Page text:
Second, get trained on what to watch out for regarding phishing. Also, train your employees on tricks that the bad guys use to tempt us into becoming a victim. A little security awareness training never hurt anyone and keeping security top of mind could save you, and your organization, a major headache down the line.

Third, if you are a system’s administrator, consider these CSO magazine online tips. Also, there are admin features that you may want to disable, specifically review this advice on disabling VSSadmin.exec. Also, we can all take preventive measures to not get infected with ransomware in the first place. Don't forget basic good cyber hygiene steps, such as: keeping up-to-date antivirus software, limiting admin privileges, patching your current operating system (OS), ensuring segmented privilege accounts, etc.

Where Next?

Where is ransomware heading? Will the extortion costs rise? Will the impacts of not paying become more severe?

Answer: Almost certainly the answer is yes. Over the next two years, I expect to see some high-profile ransomware that affects a major government operation or global company. In this BBC article, Brian Krebs said:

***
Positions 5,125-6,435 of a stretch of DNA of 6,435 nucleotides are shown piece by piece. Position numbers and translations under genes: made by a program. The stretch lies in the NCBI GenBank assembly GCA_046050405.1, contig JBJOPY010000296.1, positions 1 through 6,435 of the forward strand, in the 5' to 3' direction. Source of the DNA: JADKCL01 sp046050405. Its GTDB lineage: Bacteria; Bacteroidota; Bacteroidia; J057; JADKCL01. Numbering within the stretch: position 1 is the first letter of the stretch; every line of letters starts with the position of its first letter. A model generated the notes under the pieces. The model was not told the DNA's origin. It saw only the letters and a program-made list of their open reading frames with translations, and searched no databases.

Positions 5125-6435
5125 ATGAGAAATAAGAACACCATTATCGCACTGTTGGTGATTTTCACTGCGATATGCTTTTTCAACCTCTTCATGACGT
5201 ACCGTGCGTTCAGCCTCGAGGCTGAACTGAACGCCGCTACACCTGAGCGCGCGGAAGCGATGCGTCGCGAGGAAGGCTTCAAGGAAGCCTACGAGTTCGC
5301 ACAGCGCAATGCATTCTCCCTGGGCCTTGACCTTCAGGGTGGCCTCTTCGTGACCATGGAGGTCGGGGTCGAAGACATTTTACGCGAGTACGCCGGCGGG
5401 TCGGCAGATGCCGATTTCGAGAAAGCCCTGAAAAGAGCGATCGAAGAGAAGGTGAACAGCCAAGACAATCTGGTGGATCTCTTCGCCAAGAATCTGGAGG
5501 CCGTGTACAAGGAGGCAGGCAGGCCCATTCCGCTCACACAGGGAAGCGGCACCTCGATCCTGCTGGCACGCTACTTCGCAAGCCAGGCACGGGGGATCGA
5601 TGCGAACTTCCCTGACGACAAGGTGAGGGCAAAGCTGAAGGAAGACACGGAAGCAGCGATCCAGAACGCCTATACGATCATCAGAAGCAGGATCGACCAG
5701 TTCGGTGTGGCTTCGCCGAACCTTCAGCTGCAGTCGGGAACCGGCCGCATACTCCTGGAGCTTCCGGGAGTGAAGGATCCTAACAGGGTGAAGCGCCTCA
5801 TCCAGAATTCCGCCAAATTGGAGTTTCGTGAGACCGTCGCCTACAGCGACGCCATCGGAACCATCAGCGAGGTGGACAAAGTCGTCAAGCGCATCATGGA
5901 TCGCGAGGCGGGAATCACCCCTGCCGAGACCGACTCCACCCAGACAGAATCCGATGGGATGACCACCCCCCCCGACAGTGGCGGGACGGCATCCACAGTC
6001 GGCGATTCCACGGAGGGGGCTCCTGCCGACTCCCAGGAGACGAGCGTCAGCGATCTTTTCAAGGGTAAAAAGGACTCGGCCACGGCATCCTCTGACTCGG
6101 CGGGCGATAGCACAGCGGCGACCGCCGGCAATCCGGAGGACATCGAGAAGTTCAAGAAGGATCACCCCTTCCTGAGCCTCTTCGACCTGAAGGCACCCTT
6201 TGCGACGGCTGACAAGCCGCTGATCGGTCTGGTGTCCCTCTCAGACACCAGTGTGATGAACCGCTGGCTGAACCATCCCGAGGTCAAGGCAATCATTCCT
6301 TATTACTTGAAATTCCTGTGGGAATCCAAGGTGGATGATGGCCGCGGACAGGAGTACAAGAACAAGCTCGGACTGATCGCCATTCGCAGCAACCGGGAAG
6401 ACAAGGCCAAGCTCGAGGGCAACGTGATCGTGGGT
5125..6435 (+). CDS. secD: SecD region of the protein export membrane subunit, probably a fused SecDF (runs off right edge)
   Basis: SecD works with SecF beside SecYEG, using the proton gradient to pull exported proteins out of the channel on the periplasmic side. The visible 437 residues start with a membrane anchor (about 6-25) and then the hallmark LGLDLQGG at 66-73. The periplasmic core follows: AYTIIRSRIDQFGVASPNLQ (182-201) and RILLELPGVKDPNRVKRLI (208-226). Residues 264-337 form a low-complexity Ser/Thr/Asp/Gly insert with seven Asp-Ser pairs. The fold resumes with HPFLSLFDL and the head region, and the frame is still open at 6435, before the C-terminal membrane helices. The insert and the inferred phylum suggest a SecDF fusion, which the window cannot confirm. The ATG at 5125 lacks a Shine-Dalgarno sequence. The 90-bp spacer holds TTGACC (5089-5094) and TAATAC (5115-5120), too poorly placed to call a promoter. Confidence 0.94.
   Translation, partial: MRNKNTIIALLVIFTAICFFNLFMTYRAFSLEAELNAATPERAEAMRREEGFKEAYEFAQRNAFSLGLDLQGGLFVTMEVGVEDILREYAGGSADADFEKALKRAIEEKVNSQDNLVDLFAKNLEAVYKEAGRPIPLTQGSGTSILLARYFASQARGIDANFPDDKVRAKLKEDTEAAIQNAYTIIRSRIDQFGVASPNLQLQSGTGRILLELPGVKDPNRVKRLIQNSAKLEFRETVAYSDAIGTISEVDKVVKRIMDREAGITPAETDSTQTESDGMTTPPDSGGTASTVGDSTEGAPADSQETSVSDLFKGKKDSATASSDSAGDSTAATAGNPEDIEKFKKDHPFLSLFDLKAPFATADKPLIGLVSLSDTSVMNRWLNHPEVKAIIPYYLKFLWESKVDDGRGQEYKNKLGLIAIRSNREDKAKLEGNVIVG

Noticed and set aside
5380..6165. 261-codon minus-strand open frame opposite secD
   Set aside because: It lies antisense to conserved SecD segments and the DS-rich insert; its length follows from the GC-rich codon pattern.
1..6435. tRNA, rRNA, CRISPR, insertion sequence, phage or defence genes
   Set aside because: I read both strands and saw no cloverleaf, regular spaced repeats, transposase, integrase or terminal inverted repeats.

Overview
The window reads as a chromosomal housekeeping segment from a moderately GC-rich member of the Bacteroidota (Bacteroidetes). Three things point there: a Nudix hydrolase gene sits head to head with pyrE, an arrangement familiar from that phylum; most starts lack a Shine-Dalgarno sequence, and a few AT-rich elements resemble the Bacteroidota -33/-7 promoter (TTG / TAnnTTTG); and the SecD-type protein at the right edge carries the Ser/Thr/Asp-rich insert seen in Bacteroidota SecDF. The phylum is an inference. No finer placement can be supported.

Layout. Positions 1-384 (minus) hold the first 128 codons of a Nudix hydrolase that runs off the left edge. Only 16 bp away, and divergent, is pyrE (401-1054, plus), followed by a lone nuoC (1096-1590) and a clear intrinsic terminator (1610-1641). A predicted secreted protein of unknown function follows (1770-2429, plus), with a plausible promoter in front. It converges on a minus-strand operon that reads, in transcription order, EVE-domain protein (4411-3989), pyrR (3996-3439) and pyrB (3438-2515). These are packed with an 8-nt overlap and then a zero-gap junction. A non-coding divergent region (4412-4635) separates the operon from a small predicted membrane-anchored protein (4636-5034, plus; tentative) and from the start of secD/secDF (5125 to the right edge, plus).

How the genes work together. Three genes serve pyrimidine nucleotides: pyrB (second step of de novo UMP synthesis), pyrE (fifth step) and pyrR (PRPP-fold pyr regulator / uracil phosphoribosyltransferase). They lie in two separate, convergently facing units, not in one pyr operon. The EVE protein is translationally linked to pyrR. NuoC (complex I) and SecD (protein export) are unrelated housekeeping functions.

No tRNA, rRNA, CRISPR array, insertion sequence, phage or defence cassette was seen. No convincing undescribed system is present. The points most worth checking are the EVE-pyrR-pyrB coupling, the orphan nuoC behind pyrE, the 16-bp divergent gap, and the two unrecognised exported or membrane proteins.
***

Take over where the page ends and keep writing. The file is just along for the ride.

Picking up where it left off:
"It's a fair bet that as ransomware attacks and attackers mature, these schemes will slowly become more targeted.

"I also worry that these more deliberate attackers will take a bit more time to discern how much the data they've encrypted is really worth, and precisely how much the victim might be willing to pay to get it back."

In summary, I urge you to take the simple precautionary step of backing up your data to protect yourself against ransomware. Backups can also help in the event of a computer hardware failure, data corruption or during other operational incidents.

One final thought: You will sleep better knowing you have good system backups, even if you never encounter ransomware.

*A version of this article first appeared in Government Technology.